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Keeping Seizure Control in Pregnancy

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1 Keeping Seizure Control in Pregnancy on Sun Oct 11, 2009 4:49 am

TJW

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For women with epilepsy who are taking anti-epileptic drugs (AEDs), pregnancy can mean a change in seizure control. The huge hormone changes that happen during pregnancy can affect their seizure threshold, and can also affect the way some AEDs are metabolised by the body.

One AED affected in this way is lamotrigine. Previous studies have shown that lamotrigine levels in the blood drop markedly during pregnancy, and that for many women, seizure frequency goes up. This is because lamotrigine is being processed by the body more quickly than usual, so each dose has a smaller effect than usual.
Researchers from Emory University in Atlanta, Georgia, USA, ran a study to find out how much lamotrigine levels change during pregnancy, and how this affects pregnant women's susceptibility to seizures.

Professor Page Pennell and her colleagues followed a group of 53 women with epilepsy taking lamotrigine throughout their pregnancy. They reviewed the seizure and medication diaries of each mother-to-be once every one-to-three months, and took blood samples at the same time, which they analysed for lamotrigine levels.

They found, on average, an increase in the amount of lamotrigine being cleared by the body (and therefore a decrease in the amount of lamotrigine available for suppressing seizures), and that this effect was greatest in the third trimester of pregnancy.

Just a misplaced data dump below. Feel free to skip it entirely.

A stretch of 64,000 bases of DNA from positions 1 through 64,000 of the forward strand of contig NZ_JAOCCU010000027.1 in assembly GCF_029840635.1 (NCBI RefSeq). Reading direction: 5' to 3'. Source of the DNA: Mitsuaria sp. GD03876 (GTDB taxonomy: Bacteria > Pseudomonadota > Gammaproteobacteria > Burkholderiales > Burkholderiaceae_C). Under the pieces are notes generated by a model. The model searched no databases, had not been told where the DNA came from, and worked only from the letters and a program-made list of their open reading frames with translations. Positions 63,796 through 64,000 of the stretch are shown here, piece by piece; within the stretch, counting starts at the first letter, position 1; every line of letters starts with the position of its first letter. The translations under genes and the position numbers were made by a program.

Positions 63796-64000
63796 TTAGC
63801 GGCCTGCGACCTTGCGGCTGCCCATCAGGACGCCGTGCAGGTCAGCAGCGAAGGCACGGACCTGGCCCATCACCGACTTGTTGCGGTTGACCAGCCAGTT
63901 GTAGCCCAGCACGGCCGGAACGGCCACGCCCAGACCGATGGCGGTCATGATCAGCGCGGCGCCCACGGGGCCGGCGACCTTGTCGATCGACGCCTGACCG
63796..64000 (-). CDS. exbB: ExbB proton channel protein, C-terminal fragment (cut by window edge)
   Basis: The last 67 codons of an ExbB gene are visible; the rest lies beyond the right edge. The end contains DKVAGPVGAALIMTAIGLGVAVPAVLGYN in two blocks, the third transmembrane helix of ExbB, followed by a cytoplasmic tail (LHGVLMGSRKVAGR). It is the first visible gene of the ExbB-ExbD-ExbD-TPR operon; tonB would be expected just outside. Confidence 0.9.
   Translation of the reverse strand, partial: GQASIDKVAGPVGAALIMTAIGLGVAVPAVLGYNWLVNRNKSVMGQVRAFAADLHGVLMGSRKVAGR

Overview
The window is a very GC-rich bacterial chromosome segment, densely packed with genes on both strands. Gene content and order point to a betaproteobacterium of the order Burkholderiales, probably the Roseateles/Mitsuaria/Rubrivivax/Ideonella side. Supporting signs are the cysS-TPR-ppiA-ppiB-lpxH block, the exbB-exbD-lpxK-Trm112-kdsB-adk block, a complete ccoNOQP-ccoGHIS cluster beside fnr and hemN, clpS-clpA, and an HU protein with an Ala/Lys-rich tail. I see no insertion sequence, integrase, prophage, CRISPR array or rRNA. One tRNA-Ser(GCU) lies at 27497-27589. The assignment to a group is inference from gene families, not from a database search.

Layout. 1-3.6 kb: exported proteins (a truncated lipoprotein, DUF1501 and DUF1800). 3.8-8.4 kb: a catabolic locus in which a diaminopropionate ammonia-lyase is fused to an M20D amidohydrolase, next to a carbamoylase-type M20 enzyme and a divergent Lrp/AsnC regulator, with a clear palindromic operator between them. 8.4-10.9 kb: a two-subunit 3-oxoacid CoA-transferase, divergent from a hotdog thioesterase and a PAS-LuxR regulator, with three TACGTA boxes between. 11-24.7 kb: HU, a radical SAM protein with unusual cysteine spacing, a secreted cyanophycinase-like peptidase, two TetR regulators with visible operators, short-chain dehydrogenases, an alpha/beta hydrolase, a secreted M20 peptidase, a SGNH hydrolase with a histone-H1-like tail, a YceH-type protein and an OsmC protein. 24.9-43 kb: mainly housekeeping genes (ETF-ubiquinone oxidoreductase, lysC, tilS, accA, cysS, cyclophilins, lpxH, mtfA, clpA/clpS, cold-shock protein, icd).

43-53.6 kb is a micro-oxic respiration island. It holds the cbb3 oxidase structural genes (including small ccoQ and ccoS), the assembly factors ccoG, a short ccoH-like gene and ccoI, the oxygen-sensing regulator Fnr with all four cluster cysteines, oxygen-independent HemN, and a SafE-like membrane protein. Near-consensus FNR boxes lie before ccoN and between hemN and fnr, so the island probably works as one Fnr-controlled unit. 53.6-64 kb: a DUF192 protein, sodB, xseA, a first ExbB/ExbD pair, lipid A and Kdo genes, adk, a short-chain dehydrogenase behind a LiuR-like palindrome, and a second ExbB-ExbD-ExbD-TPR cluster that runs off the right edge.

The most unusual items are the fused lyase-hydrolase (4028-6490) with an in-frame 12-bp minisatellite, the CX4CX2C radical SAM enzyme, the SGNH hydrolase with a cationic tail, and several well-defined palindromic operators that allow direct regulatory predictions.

They also found that the greater the increase in lamotrigine clearance, the greater the chance that the woman experienced a rise in seizure frequency; this was particularly true in the second trimester of pregnancy. However not every woman in the study experienced an increase in seizures during their pregnancy: 33% reported a decrease, and 28% no change, though 39% did report an increase.

Interestingly, the rate of clearance of lamotrigine appeared to be partly dependent on ethnicity: the researchers reported that white women showed higher rates of clearance than black women. It's possible that the rate of metabolism of these drugs has some genetic basis.

These data will be very useful to doctors who treat women with epilepsy taking lamotrigine, as they give detailed information about how to adjust lamotrigine dose during a pregnancy. It's hoped that these results will help improve the health of both mothers and babies.

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